Model year: 2019 (built after November 2018)
Price: $30,670 (2019 Limited)
Subaru made changes to its popular Forester in 2019 to improve its performance in the IIHS’s demanding small-offset test, which forces a much smaller part of the car’s structure to dissipate crash energy (imagine hitting a wall with just the corner of your car). The 2018 model had “marginal” results in this test for the passenger side; the 2019 model is rated “good.”
That rating applies to all 2019 Subaru Foresters, and you can certainly get yourself into one for less than $30,000. What’s more, all Foresters have the EyeSight collision-prevention system, which can slow or stop the car if there’s an obstacle ahead. But to get the Top Safety Pick Plus ranking, you’ll need to pay close attention to trim levels—and even the exact date the car was built. As with the Mazda, this distinction rests on the headlights. The LED projector beams on Forester models built after January 2019 get a “good” rating. But the trim levels needed to get those (Limited or Touring) will likely cost a bit more than our $30,000 limit. How to find out the build date? It’s usually on a certification sticker on the driver’s door or an adjacent pillar.
Model years: 2017–2018 (built after November 2016)
Price: $29,657 (2018 Touring)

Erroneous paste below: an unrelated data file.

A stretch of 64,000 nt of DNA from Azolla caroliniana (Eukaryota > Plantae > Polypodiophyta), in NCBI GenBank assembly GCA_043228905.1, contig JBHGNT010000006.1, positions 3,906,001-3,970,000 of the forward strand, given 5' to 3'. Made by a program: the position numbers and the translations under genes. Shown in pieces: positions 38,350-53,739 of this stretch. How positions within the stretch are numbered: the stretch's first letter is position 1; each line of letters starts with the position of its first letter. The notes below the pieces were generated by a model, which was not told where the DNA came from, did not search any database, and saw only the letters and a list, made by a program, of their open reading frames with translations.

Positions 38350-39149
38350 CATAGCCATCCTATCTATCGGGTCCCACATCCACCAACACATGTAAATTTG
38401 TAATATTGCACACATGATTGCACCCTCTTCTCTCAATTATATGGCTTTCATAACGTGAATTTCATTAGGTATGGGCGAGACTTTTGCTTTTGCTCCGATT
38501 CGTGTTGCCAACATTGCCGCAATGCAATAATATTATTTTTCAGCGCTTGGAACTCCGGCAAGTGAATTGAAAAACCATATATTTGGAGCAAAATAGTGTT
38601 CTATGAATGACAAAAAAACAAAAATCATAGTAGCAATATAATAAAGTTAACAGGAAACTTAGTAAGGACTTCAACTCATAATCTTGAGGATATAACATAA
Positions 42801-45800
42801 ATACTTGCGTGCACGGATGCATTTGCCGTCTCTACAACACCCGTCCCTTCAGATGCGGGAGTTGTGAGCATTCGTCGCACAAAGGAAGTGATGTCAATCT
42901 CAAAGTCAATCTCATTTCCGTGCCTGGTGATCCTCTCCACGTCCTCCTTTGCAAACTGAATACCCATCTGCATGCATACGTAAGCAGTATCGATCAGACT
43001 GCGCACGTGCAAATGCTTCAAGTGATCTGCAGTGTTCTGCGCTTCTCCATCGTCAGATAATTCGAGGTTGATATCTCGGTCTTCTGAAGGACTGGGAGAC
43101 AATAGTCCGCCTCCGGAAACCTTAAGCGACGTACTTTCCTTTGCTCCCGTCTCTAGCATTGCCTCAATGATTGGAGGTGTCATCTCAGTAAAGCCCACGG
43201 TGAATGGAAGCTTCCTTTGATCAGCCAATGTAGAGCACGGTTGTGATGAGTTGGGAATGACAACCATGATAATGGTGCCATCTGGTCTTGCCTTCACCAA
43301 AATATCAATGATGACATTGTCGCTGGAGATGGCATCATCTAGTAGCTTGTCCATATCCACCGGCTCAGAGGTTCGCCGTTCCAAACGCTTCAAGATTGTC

The huge-selling Honda CR-V, a pioneer in the small SUV category now on its fifth generation, matches the Mazda and Subaru for crashworthiness and collision avoidance. Only its headlights don’t quite measure up, scoring “acceptable,” and that’s for the priciest Touring trim level. It’s a testament to Honda’s quality that these vehicles’ used prices are on the higher side. A 2018 model just barely squeezes under our cap; it’s also the same, safety-wise, as the slightly cheaper 2017 version. You can’t go any older, though: 2017 was the first year of the model’s redesign and the first year it was tested for passenger small-overlap crash safety.
Price: $22,426 (2017 Limited with Ultimate package)*
Any Hyundai Tucson from 2016 or later (and any Kia Sportage from 2017 or later) earns top scores from the IIHS for its crashworthiness. These Korean-made twins are now built on the same platform, so although any number of cosmetic variations exist, the crash structure is the same.